Story of (Her) Life

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Chapter 1

“Sara! Sara! Get up don’t be late for school”, said her mother as she gently shook her awake. Sara pushed herself up so she was sitting on the bed.

“Good morning, maama.” That was what she called her mum when she was in her usual I-feel-like-a-baby mood. She found it odd how some kids addressed their moms as “mama”, just MA-MA; she felt it was too uncivilized era-like. She preferred saying “maama”, with a stretch on the first “ma”. And on normal days she would say “mum”, or “mummy”.

“Did you wake up well?” her mother asked. “You look rested and refreshed today no nightmares I suppose?”

“No, I slept well,” answered Sara.

“Someone prayed before sleeping,” her mother said, teasing.

“Mom,” retorted Sara with raised eyebrows. “I always do.”

“Come down for your breakfast when you’re ready,” said her mother, exiting the room.

Crest International Primary School’s uniform was a white T-shirt and a pinafore for the girls, while the boys wore white T-shirts with knee-length shorts. Some of her mother’s casual friends who obviously could not afford the fees but didn’t want to admit always said, “They do too much onyinbo things in that school. I can’t waste that much fees on a child who’ll become a western product and in the end not respect me. They’ll brainwash him.” That was always the cover up.

After taking her bath Sarah went downstairs to have breakfast with her father. They usually had their one-on-one conversations at breakfast on the dining table, especially when they were alone. She had told him about the new teacher who beat a boy merciless for farting in class and refusing to apologize saying it was an emergency call of nature that had to be answered. The teacher was sacked afterwards. He never seemed to get enough of her hilarious tales which most of the time didn’t register any meaning in his brain. But he listened anyway. Even when mornings weren’t as bright, Sara was sure to brighten them up. Girls were naturally known to be closer to their moms but Sara’s father was her best friend, she was his; and he loved her even more for that. Their relationship was like a river that never ran dry, that never stopped flowing.

After breakfast she knelt beside her mother who held head firmly with two hands, while reciting prayers as if doing so would make the prayers sink deep beneath her skull. She proceeded to Umma who did the same then she got up to leave.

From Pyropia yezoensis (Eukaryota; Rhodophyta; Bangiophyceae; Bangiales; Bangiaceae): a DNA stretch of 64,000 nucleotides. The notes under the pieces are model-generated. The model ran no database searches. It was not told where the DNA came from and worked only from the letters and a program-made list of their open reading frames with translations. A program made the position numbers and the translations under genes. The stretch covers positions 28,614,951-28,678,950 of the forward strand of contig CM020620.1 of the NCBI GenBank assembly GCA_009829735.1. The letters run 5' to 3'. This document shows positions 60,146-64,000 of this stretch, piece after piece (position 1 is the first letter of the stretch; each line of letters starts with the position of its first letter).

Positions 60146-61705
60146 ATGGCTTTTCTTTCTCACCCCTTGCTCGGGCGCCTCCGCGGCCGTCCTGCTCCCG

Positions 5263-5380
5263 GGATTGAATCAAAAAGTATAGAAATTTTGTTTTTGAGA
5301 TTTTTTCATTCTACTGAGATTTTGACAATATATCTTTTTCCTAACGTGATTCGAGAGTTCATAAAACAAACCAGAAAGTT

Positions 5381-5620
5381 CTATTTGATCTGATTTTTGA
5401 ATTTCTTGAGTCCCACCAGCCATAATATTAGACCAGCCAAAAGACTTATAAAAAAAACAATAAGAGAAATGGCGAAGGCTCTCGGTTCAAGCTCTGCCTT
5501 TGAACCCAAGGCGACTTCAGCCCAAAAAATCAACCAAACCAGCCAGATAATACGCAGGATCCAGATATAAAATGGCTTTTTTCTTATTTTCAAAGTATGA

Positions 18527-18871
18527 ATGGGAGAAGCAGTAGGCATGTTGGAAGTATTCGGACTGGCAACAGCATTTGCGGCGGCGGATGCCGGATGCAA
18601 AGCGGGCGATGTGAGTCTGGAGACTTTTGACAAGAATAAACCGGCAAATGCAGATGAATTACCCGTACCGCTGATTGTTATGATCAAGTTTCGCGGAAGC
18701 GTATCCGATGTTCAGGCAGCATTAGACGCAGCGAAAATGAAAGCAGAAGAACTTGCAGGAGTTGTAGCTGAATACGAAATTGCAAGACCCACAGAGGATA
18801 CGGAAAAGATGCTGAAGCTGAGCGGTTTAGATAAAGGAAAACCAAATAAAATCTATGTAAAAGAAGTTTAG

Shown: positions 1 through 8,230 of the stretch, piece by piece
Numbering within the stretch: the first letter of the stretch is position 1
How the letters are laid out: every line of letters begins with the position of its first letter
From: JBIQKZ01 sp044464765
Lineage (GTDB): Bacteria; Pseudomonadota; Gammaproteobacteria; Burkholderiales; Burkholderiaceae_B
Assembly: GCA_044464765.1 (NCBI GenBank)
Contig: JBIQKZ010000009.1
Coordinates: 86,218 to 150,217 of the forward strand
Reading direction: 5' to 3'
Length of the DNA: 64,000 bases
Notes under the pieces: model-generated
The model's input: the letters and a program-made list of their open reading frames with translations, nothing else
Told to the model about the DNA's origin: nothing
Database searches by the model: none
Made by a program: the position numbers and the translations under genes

“Bye Mom, bye Umma, bye Dad,” she said cheerfully.

“Go well, my child,” they all said in unison. Surprised, the three turned to look at each other and they all laughed. Secretly, it made each one of them slightly uneasy; that they had too much happiness in one house, too much of no worries at all and individually, they feared the day calamity would strike –what?, why?, how?, and when?- but of course they all kept it to themselves in the belief that thinking about it would only make it imminent. The fear was mutual.

In the ten years of her life, Sara had grown to love her family passionately for she was fertilized with love. Being the only child in the house, almost everything was about her. Her parents had been married for fifteen years now. There was also another woman in the picture; her stepmother. Umma, she called her. Umma was like her safety net, especially when she did something wrong to her mother. In her eyes, Sara was a jewel. More like a diamond. Rare. She had to be kept safe and protected. She never liked to see her sadness. Her parents never argued in her presence. Not that she thought they did in her absence. There was abundance of love in her environment thus; she grew up a happy child. Growing up with a mother is indeed a blessing but growing up with two was beyond words could say. Sara became like the rope which tied them all together, close together. Such were the first ten years of Sara’s life, the first step to becoming who she was shaped to be.

The Ahmed’s house was the first on Banana Street, followed by the Akande’s. On the day the Akande’s moved in, hardly anyone in the neighbourhood slept at night. With their eight children, all hell broke loose. Mrs. Akande was loud, sturdy and had a pumpkin for a head. While her husband, her direct opposite resembled a Fulani man; he was elegantly tall, light-skinned and thin. His nose looked as if a carrot had been placed there, in lieu of the nose. He didn’t look like a Yoruba at all. Nothing about him was ever Yoruba, except his voice when he spoke. People who didn’t know him personally never believed he was Yoruba, and the few who did, argued he was either mixed- either of two parents a non-Nigerian- or a Fulani. The pair; Mr. Akande and his wife, did not match at all. Rumours had it that Mrs. Akande beat up her husband that was the reason he did everything she asked for. She threatened to kill him when he said he was taking in another wife. The wife looked like his ninety-six year old grandmother from the village. A weird combination, Sara always thought. It was in cases like this that Sara renewed her belief that destiny catches up, no matter how fast you run.

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